Thermal debracketing of orthodontic resins

Frederick A. Rueggeberg, Petra Lockwood

Research output: Contribution to journalArticlepeer-review

39 Scopus citations


Ten commercial brands of orthodontic bonding materials representing three modes of delivery systems (two-paste, no-mix, and powder/liquid) were used to bond stainless steel brackets to bovine teeth. Heat was applied to the bracket, and the temperature at debonding was noted for each type of resin. The two-paste systems required a higher temperature to debond than did the no-mix systems. The power/liquid system required the lowest temperature. There is a direct relationship between filler content and debonding temperature. There is an inverse exponential relationship between debonding temperature and load needed to cause debracketing. Room-temperature debonding showed failure at the bracket/resin interface with evidence of cohesive enamel fracture. Thermal debonding showed no evidence of overt enamel fracture, and failure site shifted toward the tooth/resin interface. Ceramic brackets required almost twice the time to debracket than did stainless steel brackets.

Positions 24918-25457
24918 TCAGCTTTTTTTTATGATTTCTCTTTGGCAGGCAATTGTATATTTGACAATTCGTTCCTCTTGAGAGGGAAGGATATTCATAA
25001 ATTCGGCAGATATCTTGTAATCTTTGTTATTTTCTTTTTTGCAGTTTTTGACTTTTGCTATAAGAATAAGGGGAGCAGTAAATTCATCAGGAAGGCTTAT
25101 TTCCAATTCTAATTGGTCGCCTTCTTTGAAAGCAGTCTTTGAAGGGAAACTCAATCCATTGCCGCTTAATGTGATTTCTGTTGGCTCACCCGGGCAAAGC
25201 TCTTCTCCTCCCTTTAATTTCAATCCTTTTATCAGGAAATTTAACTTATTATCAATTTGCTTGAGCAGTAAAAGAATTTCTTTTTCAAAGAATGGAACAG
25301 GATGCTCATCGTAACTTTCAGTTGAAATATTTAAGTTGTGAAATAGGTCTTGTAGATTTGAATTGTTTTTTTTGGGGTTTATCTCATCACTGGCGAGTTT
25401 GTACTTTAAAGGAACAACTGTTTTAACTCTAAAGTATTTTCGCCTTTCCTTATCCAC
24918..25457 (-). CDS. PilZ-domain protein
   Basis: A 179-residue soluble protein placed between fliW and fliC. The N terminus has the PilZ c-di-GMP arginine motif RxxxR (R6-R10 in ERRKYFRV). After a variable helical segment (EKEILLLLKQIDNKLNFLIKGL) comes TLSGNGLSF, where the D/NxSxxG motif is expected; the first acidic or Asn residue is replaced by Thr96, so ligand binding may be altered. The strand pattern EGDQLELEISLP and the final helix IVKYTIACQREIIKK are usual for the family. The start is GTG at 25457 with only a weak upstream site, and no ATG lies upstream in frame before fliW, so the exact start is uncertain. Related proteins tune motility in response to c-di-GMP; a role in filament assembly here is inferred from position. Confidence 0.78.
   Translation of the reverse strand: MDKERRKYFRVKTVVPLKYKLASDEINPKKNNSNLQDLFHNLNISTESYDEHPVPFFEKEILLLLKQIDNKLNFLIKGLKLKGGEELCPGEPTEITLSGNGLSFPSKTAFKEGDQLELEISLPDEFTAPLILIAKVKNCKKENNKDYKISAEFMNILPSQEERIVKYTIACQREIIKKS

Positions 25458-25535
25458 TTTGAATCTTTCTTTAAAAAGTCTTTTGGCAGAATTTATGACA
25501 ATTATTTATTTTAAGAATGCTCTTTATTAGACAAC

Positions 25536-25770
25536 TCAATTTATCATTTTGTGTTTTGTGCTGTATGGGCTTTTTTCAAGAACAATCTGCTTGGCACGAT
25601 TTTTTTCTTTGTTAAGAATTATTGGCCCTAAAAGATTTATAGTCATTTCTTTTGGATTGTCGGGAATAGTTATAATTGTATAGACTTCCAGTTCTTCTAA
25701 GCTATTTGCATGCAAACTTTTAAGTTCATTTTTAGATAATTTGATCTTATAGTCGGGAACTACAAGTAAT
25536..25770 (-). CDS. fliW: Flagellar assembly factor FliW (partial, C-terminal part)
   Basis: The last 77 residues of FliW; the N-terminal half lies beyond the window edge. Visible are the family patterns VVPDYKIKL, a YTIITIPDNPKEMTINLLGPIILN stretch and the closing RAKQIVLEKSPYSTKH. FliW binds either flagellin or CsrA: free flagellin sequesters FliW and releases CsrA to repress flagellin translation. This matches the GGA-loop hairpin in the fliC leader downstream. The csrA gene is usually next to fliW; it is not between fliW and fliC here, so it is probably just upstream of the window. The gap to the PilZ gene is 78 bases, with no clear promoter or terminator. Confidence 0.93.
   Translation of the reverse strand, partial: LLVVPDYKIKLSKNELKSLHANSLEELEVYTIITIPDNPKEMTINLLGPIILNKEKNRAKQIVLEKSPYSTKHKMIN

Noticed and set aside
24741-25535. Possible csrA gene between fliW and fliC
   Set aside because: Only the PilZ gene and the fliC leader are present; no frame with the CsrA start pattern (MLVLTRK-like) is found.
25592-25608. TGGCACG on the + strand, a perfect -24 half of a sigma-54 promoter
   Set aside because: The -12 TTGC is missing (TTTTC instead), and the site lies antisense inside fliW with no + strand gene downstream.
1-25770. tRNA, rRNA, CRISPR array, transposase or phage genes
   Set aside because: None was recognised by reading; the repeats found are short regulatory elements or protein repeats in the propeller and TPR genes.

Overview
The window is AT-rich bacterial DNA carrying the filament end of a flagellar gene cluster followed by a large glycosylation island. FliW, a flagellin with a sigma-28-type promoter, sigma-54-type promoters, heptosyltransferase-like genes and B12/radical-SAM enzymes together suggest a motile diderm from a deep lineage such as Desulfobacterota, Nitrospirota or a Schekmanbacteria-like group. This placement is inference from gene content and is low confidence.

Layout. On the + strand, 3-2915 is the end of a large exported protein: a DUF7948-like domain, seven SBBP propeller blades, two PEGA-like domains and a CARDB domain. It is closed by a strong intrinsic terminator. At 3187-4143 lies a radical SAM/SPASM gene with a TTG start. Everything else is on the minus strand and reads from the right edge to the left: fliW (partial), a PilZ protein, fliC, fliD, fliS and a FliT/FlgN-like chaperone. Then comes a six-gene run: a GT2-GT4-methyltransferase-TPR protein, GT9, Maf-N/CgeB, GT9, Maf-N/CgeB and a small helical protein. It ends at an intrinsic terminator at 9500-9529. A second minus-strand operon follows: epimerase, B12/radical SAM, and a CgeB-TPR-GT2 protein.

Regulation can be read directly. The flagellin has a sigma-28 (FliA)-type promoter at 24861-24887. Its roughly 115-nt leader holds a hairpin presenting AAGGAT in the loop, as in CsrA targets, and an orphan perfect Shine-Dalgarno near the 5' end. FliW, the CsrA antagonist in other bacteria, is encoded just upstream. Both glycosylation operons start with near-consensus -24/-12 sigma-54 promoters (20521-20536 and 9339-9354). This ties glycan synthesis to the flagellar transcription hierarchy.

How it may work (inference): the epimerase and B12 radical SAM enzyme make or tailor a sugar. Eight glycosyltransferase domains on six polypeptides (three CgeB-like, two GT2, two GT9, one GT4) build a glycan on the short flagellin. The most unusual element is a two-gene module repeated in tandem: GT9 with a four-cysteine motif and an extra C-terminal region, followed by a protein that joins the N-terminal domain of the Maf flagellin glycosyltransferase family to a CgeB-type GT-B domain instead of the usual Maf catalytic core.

Original languageEnglish (US)
Pages (from-to)56-65
Number of pages10
JournalAmerican Journal of Orthodontics and Dentofacial Orthopedics
Issue number1
StatePublished - Jul 1990
Externally publishedYes

ASJC Scopus subject areas

  • Orthodontics


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